Practitioner Focus: Suzanne Chalke


Please introduce yourself

My name is Suzanne Chalke and I’ve been teaching since 2003, 7 of these years being Head of Department at Hinchleywood school.

This is my 4th year taking part in the sketchbook circle and my experience is getting better and better. I initially joined up after attending an NSEAD conference and loved the idea of doing something for myself, sharing a book with a neighbour and creating collaborative work. As Head of Department we get more and more swamped with paperwork and deadlines, I felt I had lost my own creative identity.  A Sketchbook Circle seemed to me to be the best way of kick-starting my own work and discover what I enjoyed creating and making, it’s most definitely succeeded.

Tell us about your work

It’s taken a few sketchbooks for me to finally rediscover a style of work that I would call ‘me’. My degree was in 2D design - surface pattern, printmaking, textile design, photography and graphics. I would say that I’m still very much in this area and continue to enjoy combing these techniques. At present I am focusing on combining mundane everyday images such as drain covers and road markings with collage, gelli printing and mono printing. I like not being too set in what I do but instead experiment with different colours, layers, stencils and shapes then see where it takes me. I then start playing around with collage, composition and doodling on top. This has taken quite a few years to get to the point of being able to ‘go with the flow’ rather than being worried about ruining a page or getting bogged down in detail and the finished result.

What creative project are you currently working on?

Apart from taking part in this year’s sketchbook circle I have recently started an evening class in ceramics. I have never made clay work before and am enjoying learning new skills and understanding more about the technical side.

At school, we have recently been successful in our bid for a printing press so I am very much looking forward to further developing this area of my practice. 

How does your creative process work?

My process either starts with an image and goes from there or it could be techniques based.

With my print making I will often use quite graphic images but I also like to create more abstract prints based of colours, shapes and line. Sometimes I will create my artwork in a free at school, procrastinating, and continue when I have my A level group. I feel it’s important that students see their teachers creating their own work, have a dialogue about what I’m doing and share ideas. Quite often they have helped me with my sketchbook circles, 2 heads are better than one.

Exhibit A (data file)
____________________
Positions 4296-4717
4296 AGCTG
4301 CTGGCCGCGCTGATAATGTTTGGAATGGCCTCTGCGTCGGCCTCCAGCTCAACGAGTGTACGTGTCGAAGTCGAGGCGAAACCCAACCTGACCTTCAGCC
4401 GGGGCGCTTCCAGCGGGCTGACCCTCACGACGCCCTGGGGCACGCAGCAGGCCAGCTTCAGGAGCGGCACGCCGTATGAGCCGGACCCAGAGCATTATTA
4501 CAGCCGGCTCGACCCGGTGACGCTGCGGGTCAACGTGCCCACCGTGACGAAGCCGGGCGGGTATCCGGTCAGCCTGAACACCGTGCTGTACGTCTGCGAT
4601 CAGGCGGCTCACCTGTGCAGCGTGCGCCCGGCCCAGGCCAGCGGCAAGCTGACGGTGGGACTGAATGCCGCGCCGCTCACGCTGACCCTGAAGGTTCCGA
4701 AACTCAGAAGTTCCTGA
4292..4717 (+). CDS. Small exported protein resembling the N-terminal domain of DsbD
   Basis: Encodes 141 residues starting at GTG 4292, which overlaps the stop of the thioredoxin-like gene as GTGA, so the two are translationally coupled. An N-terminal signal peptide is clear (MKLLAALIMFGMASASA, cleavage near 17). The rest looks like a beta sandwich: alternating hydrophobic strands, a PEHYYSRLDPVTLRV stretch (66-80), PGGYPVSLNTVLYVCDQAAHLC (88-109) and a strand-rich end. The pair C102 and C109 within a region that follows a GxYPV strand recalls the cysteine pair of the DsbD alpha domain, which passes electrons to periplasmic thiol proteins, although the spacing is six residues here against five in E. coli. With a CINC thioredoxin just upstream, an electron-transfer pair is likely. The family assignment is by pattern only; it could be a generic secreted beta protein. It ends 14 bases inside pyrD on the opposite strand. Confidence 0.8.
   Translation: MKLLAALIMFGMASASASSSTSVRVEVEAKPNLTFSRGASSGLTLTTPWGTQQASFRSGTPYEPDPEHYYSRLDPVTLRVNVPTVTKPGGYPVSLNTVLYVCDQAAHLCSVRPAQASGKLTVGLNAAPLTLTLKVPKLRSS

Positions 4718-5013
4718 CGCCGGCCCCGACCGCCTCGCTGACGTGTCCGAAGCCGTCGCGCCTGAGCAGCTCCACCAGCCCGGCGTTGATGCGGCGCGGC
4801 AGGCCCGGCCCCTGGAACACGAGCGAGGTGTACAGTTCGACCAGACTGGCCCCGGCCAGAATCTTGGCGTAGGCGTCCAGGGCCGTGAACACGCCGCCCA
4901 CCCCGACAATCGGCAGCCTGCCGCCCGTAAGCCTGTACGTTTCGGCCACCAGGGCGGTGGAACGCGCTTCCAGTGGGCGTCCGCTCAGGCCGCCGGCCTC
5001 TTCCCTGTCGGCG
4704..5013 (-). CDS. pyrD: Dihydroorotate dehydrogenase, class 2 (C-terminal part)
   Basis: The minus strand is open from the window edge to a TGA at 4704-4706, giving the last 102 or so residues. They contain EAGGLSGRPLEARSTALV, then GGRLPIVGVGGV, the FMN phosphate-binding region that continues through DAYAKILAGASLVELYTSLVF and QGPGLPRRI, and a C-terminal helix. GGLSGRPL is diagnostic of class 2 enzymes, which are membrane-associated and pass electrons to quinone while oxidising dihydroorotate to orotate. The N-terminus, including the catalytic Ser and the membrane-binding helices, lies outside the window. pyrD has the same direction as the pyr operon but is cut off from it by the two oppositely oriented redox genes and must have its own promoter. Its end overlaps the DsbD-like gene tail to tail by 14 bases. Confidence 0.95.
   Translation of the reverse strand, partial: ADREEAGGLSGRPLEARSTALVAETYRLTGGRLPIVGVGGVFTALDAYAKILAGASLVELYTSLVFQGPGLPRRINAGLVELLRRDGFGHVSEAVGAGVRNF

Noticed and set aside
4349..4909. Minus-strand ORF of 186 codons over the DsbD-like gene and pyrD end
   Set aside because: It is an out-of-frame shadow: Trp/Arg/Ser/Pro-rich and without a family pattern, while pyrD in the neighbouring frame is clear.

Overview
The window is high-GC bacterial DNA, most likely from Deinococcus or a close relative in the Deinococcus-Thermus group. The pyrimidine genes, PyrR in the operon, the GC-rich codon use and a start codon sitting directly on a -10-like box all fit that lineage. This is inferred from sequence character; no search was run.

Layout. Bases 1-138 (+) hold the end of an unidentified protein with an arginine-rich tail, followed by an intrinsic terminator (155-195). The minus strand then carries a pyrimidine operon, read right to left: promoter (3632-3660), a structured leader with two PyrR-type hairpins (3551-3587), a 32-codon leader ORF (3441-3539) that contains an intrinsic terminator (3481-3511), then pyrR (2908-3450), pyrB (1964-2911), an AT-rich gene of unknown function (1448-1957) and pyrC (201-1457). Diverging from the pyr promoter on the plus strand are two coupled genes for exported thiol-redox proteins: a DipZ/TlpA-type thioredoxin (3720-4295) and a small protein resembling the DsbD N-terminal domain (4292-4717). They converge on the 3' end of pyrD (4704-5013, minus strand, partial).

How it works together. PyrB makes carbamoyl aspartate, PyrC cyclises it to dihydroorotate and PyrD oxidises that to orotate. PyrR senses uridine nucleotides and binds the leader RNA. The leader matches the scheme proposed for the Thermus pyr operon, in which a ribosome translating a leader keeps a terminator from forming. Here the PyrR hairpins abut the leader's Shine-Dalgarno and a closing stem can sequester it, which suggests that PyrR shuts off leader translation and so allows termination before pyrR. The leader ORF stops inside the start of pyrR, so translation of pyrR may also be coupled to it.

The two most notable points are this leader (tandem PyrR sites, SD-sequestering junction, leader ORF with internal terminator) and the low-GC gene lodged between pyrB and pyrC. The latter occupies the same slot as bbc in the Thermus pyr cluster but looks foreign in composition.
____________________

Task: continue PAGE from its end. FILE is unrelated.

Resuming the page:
What tools or materials could you not live without?

I couldn’t live without my pens, camera and paper. Taking photos is important to me, to be able to capture a colour, texture or shape. To have a moment where something has stopped you in your location and being able to capture it. I also love a bit of doodling as it helps me to stop my head from over thinking, just zoning out and not worrying what you are drawing.

Where do you search for creative inspiration?

For my inspiration, I tend to keep my eyes open when I’m walking about and pay attention to small details that others may miss such as textures on a wall, shapes of shadows on the ground, the pattern in an electrical pylon or the painted lines on a road. I enjoy looking at the mundane of everyday and just being aware of it. Since focusing more on this ideas pop into my head as I’m going to the local shops and then I’ll know what I’m going to create.

I also use Pinterest a lot, for school and for myself.

Being part of the sketchbook circle has inspired me hugely as I’ve leant new skills in workshops, seen so many good ideas in the Facebook group and from the partners I have had over the 4 years. I have often had to step out of my comfort zone to respond to a partner’s work.

What's the best piece of creative advice you have been given?

I’m not sure if there has been any specific advice but a collective. I would say it was just to get on with it, start it, not to procrastinate and trust that you are good at what you do. To take some risks and experiment and have fun, see what happens. I try to instill this in my students to varying degrees of success, some relish it and others not so. I believe it all boils down to what Matisse said, that ‘creativity takes courage’.